My first full-time college teaching position was an appointment at Cascade College (Portland, Oregon) in 1959, where I taught music courses, conducted the college choir, and played the viola in the professional Portland Symphony Orchestra. After four years in Oregon, we moved to Baltimore, Maryland, where I was appointed Dean at the Peabody Institute of the City of Baltimore, a professional school of music that was founded in 1857. Six years watching the Orioles and Colts play was a great treat, but alas, another opportunity surfaced: the Presidency of Westminster Choir College in Princeton, New Jersey (1969). We lived and worked in that Ivy League town until 1987. In the meantime, our two youngest sons - Brent and Jeff - were born in San Jose and Baltimore respectively. Eventually all five of our children attended and graduated from Princeton High School and, in the intervening years all earned college degrees. Cindy and Brent went on to complete master's degrees.
A special international phase in our lives began with sabbatical leaves to Austria (1976-77) and then in Cambridge, England (1987-89), where I was appointed Visiting Fellow at Wolfson College, one of the thirty-one Cambridge colleges, and served as conductor of the Wolfson College Choir (1987-89). The opportunity of doing musical research in Europe led to a long-time interest in specific composers in Germany (Felix Mendelssohn) and Poland (Krzysztof Penderecki). We have made about eighty trips to Europe and two to China. The interest in scholarly work continues to this day.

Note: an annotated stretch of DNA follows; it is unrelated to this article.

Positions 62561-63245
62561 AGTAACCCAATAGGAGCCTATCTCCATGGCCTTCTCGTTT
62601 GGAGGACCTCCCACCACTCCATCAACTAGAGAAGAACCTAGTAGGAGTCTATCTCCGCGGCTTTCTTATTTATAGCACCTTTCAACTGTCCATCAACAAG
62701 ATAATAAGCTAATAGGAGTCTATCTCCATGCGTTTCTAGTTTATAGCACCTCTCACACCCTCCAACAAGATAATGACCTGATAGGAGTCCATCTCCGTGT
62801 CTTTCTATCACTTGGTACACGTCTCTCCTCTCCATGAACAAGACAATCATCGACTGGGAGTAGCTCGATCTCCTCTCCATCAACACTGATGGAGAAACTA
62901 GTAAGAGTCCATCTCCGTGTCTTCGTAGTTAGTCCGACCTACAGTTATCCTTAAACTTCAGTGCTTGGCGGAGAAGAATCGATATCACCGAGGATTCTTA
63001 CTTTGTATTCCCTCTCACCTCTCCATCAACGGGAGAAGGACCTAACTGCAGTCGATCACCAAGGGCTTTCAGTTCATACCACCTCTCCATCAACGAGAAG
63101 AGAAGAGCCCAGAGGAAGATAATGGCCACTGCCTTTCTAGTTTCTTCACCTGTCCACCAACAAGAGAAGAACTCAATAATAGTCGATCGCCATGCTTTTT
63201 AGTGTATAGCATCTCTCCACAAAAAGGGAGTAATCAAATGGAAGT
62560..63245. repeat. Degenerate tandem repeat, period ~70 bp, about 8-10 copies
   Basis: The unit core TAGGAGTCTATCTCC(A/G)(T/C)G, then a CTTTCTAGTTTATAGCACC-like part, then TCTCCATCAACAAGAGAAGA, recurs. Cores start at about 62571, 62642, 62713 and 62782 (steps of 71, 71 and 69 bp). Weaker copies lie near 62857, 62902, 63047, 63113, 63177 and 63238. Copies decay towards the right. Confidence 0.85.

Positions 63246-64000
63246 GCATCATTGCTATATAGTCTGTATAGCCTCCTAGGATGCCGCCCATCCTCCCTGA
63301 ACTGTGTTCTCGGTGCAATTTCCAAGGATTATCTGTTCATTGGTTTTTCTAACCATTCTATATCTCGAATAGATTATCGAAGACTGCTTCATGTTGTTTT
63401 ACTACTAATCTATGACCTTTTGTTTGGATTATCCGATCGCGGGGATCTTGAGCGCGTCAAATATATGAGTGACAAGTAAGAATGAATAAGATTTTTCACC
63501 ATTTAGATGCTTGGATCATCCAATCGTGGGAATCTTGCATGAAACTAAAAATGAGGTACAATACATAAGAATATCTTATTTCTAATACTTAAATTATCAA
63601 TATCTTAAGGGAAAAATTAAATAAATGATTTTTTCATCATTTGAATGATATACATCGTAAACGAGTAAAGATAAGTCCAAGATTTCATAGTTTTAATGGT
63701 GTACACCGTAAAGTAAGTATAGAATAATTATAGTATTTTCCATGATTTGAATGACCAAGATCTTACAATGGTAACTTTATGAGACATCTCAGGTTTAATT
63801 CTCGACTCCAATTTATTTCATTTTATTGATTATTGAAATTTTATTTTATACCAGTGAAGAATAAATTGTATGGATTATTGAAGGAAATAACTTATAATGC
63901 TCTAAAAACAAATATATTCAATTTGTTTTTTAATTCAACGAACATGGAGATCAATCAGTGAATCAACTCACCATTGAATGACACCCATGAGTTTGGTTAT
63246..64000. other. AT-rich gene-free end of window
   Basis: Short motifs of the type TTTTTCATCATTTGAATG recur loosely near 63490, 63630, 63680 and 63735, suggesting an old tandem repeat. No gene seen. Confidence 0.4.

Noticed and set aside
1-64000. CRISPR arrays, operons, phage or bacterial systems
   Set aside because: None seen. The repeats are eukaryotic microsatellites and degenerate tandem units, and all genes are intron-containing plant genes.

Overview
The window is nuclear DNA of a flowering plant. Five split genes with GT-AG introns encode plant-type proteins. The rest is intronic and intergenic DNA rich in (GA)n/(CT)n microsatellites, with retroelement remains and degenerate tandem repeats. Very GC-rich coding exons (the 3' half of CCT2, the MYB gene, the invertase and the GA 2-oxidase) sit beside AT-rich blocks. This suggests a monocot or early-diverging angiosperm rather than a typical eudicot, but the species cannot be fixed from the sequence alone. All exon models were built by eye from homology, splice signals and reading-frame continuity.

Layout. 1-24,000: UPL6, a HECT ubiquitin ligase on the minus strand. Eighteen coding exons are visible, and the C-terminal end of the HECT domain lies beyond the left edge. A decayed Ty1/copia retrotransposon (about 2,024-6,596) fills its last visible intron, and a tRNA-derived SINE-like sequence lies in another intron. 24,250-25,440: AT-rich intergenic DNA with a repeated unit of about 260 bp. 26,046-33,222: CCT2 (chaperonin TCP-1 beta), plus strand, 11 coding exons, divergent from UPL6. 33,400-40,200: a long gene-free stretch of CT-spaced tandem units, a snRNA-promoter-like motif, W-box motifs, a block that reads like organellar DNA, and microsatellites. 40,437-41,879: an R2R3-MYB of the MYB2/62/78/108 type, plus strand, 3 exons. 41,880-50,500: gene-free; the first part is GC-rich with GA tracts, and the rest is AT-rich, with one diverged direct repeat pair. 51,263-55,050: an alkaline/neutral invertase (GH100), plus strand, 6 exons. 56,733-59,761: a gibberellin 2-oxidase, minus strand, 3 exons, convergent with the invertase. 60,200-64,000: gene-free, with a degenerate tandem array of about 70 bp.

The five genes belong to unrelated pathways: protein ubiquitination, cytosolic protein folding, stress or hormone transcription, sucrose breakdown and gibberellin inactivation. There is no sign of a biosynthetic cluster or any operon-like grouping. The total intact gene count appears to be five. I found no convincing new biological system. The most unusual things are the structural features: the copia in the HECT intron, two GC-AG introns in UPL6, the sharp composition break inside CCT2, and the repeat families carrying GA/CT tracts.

We returned to the United States in the summer of 1989 to accept an appointment as Distinguished Professor of Choral Studies at Palm Beach Atlantic University in West Palm Beach, Florida. My task there was to create and build a choral program at the University. I still hold professorial rank in at this university.
When I retired from full-time teaching in 2003, I was invited to serve as music director of the Palm Beach Symphony, a professional symphony orchestra that performs on the island of Palm Beach. I am just completing my third year in this post.